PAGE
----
Getting a visa for Cambodia ‘The Kingdom of Wonder’ is one of the most straightforward immigration processes we’ve experienced so far when travelling. UK citizens and many other nationalities can get a 30-day Cambodia visa on arrival (VOA).
It should be noted that some ASEAN nationalities are exempt from needing a Cambodia visa for a specified number of days; whilst some nationalities aren’t eligible for a VOA and have to obtain one in advance. More detail can be found on the Royal Embassy of Cambodia website.
Each time we’ve visited Cambodia we’ve gotten a VOA, so this post is based on those experiences, validated with up-to-date information from the Royal Embassy of Cambodia.
Getting a Cambodia Visa on Arrival
A Cambodia VOA can be obtained on arrival at Siem Reap or Phnom Penh International Airports or at a number of land-border crossings between Cambodia and Thailand, Laos, and Vietnam, the exact checkpoints are in the Royal Embassy of Cambodia Visa FAQs.
Types of Visa
There are two types of Cambodia visa on arrival:
Cambodia Tourist Visa (T)
The single entry Cambodia Tourist visa (T-class) costs $30 (£23.30), is valid for 30 days and can be renewed once for a further 30 days without leaving the country.
Cambodia Ordinary Visa (E)
If you know you’ll be staying Cambodia for longer than 60 days, don’t get a tourist visa. A renewable Cambodia Ordinary visa (E-class) is a better option, also known as a business visa. This single entry visa costs $35 (£27.20) and is again valid for 30 days, after which you can extend it.
Visa on Arrival Requirements
To get a Cambodia visa on arrival you will need:
- A passport that is valid for six months or more.
- Two empty pages in your passport.
- A completed application form; supplied on the plane, or, at the airport or land border crossing.
- A passport photo, although if you don’t have one immigration will scan the one from your passport for a $2 (£1.43) fee.
- The visa fee as mentioned above. This must be in US dollars.
Visa on Arrival Process
The process for getting a visa on arrival before heading off to your hotel, hostel or guesthouse couldn’t be simpler. You just need to hand the immigration staff your completed Cambodia visa application form, passport, passport photo and visa fee. They’ll process your application in about five to ten minutes whilst you wait, then give your passport back. It will have the visa inside and you’ll be good to go.
If you’re planning on staying for longer than two months be sure to double check your you’ve been given the correct visa. An Ordinary (E-Class) visa should have an eight digit number preceded with ‘EI’ on the left of the visa.
Overstaying Your Cambodia Visa
There is a $10 (£7.70) per day charge if you overstay your Cambodia visa, which you’ll have to pay when you leave the country, you may also be charged for a visa extension, but this doesn’t always happen.
It is permitted to overstay for up to 30 days; if you overstay for longer you’ll not only be liable for the $10 (£7.13) per day overstay charge, but you could also possibly be imprisoned, deported or face a ban on future travel to Cambodia.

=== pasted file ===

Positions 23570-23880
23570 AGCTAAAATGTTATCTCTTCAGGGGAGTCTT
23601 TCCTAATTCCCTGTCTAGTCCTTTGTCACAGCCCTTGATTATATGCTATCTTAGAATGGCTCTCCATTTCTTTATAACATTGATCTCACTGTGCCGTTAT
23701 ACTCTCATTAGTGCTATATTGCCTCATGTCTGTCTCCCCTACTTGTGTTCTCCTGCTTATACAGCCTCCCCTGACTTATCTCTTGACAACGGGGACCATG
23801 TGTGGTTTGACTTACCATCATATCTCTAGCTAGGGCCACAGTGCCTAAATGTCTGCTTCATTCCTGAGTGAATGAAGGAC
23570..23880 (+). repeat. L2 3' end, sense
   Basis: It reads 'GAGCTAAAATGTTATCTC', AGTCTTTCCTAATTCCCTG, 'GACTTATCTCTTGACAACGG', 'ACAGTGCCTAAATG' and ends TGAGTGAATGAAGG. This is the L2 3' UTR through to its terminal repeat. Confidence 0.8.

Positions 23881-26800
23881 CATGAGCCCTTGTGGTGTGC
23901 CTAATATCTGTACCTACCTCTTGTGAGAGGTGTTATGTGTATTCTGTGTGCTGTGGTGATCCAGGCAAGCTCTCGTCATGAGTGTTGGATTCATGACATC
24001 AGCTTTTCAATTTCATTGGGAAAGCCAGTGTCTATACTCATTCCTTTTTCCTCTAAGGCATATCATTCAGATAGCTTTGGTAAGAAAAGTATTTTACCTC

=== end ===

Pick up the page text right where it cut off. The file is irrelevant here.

Visa Extensions and Work Permits
Tourist (T-Class) visas can be extended for one month without leaving the country, for subsequent renewals, you have to leave Cambodia and return in order to renew it.
Ordinary (E-Class) visas can be extended for 1, 3, 6, or 12 months by getting one of the new set of four E-class visas introduced in 2017. The 1 and 3-month extensions are single entry and the 6 and 12-month extensions are multiple entry.
Since September 4th 2017 the laws on long-term visa extensions have changed and work permits are now needed to renew the 6-month and 12-month Ordinary (E-Class) visas. The 1 and 3-month (single entry) extensions can, however, still be extended indefinitely. The Business2Business Cambodia website has more information on getting a long-term extension for a Cambodia Visa. They also have details on how to get work permits.
Cambodia Trip Planning Resources
Planning your trip to Cambodia? Here are some of our recommended useful resources to help.
● For the best flights we use Skyscanner, I usually find great deals there.
● We use Booking.com or HotelsCombined to find the best hotel prices.
● For self-catering accommodation Airbnb is our go-to.
● We always check accommodation reviews on TripAdvisor before booking.
● Even in the modern days of Google we still like to use guidebooks for ideas.
● If you prefer organised day or multi-day trips Get Your Guide has plenty.
● And most important: DON’T LEAVE HOME WITHOUT TRAVEL INSURANCE.
If you’re from the EU you can’t beat True Traveller. If you’re from other countries worldwide, World Nomads is good.
A new contender for shorter term travel insurance is SafetyWing, where you can pay for on a month by month basis.
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Have you gotten your Cambodia visa in a different way to ‘on arrival’, maybe online or in advance? If so we’d love to hear how you did it in the comments below.
P.S. Once you’ve arrived and settled in you’ll most likely want to visit some temples. Read about the less touristy outlying temples via the following link:
Disclaimer: Visa and work permit requirements for Cambodia are always subject to change, sometimes at short notice so be sure to double check requirements with your embassy before travelling to or relocating to Cambodia.
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